Netflix

Master Of Love: Master Of None’s Beautiful, Diverse Second Season

A Woody Allen–inspired tribute to the kinds of people Woody Allen doesn’t put in his movies

Modern Romance is the title of Aziz Ansari’s 2015 best seller, as well as a concise summary of the comedian’s personal brand. In his breakthrough role on Parks and Recreation, Ansari was able to make Tom Haverford — a frivolous, insecure dandy in small-town Indiana — a compelling portrait of a manchild-magpie whose zeal for flash kept him from pursuing more important things, including love. Ansari’s post-Tom projects, like his book and stand-up specials, found him leaning toward everyman dating foibles like dick pics and online profiles. With Master of None, the Netflix series that he cocreated with Parks writer Alan Yang, Ansari fully remade himself into a romantic hero. His Dev, a 30-ish actor who inhabits a Manhattan (and a Brooklyn) full of candlelit restaurants, invites viewers to relate to the mundane details of his relationships — and even more to the splendor of his romantic melancholy.

Half a century ago, another short, effete actor/writer/director/comedian from a sexually dismissed minority recast himself as an uncertain yearner — and in so doing, an object of desire. Woody Allen took advantage of a broadening cinematic landscape and a pop-culturally progressive era to challenge mainstream assumptions about which men were “fuckable.” One can see Allen’s influence on sad comedies like Louie and the first season of Baskets, but no other show borrows more from the iconic filmmaker’s mournful rom-coms, like Annie Hall and Manhattan, than Master of None does. In addition to Allen’s representational headway and storytelling-as-seduction approach, Master of None boasts the reverence for postwar European art films, the low-key glamour of an affluent New York, the satire of show business’s superficiality, and intimate conversations about the intellectual currents of the day (existentialism for Allen’s characters, race and other sources of inequality for Dev). Ansari’s series even looks like Allen’s ’70s romances, from the autumnal palette to the soft-focus lighting, the swooping camerawork to the white-on-black title cards resembling a table of contents.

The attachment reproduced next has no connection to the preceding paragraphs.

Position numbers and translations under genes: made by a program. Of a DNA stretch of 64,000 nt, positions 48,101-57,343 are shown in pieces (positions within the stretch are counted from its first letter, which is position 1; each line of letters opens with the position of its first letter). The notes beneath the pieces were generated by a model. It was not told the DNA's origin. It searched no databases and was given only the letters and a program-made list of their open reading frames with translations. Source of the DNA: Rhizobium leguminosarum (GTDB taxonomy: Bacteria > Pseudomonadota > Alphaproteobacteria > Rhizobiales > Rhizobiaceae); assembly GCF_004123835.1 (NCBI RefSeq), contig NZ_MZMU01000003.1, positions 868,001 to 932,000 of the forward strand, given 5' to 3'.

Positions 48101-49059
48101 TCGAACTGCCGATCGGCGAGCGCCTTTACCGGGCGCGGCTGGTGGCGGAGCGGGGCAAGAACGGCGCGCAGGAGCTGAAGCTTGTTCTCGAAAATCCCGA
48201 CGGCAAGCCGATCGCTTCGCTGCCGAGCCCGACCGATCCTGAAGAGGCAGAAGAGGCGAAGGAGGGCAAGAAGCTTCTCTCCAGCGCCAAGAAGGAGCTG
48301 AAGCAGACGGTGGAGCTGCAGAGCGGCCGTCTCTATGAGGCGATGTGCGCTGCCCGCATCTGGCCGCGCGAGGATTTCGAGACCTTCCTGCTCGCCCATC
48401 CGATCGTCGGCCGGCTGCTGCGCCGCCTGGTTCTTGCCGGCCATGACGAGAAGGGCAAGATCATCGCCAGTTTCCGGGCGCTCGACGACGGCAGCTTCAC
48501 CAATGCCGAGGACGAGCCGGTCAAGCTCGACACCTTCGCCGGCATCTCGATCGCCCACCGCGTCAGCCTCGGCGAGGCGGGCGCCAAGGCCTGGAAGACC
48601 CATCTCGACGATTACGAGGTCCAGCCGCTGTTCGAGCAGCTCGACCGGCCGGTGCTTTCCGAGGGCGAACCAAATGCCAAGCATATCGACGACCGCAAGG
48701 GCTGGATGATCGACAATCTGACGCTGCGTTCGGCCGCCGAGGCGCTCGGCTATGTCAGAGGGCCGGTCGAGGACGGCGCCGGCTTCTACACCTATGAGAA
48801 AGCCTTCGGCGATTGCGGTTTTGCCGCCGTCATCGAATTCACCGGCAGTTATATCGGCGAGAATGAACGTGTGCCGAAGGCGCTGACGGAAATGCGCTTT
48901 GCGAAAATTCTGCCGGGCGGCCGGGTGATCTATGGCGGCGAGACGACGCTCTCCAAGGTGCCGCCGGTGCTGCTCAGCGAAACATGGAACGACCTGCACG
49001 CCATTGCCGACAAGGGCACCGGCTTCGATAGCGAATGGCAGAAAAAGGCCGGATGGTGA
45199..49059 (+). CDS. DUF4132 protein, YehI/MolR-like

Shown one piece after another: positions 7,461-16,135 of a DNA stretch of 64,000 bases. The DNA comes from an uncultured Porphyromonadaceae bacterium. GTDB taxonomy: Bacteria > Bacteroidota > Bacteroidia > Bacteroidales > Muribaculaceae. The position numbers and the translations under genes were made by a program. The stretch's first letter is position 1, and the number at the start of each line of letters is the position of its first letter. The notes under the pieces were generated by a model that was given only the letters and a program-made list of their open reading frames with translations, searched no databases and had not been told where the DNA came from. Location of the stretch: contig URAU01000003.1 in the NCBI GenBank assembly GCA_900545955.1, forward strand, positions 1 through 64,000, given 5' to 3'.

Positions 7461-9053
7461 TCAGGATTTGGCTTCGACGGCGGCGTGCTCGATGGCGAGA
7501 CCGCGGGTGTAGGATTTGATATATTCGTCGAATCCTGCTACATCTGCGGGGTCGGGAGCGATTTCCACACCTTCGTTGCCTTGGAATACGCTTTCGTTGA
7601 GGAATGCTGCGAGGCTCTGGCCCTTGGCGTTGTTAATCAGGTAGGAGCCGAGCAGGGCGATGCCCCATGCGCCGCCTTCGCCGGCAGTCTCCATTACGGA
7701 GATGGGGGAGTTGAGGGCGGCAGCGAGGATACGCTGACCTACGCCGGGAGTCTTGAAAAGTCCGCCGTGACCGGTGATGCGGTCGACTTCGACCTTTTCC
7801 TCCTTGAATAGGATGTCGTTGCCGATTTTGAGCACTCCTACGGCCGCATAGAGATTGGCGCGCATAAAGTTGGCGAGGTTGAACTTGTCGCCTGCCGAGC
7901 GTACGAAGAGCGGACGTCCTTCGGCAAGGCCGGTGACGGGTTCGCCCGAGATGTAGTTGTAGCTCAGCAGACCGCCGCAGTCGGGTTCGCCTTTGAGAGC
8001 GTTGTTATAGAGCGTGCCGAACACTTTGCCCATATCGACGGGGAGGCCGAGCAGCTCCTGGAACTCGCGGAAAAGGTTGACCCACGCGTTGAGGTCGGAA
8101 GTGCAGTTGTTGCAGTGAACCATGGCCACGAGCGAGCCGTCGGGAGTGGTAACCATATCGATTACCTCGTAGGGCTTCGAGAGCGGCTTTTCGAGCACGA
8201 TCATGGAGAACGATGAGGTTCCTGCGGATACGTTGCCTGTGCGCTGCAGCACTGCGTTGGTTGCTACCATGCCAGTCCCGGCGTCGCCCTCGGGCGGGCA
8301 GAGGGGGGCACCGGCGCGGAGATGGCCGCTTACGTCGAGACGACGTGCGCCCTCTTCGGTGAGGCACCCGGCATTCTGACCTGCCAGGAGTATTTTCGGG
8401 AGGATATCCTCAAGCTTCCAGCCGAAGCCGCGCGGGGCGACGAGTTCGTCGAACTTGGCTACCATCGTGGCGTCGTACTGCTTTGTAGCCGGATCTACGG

Allen’s reputation is in tatters today — an outcome of his mostly pallid, self-repeating output over the last two decades and the allegations of child molestation by Dylan Farrow, his ex-girlfriend Mia Farrow’s adopted daughter. As the culture changed, Allen’s films calcified through solipsism. It didn’t help that he and his casting director, Juliet Taylor, seemed to oversee an affirmative-action program for white actors that produced a slew of movies milkier than La La Land. Blue Jasmine, about the disgraced wife of a Bernie Madoff–like Wall Street scammer, stands out among his recent works for its female point of view, its protagonist’s downward mobility, and Cate Blanchett’s sweaty, nervous performance. What’s followed are a film (Magic in the Moonlight) and a TV series (Crisis in Six Scenes) about young women who destroy lives with their deceit (a painfully oblivious narrative choice post-Farrow), a tale about a female college student who becomes obsessed with her professor (Irrational Man), and a film about a side relationship between 27-year-old Kristen Stewart and 54-year-old Steve Carell (Café Society), because a grandfatherly aversion to computers is the only thing more Woody Allen–ish than an age-inappropriate romance.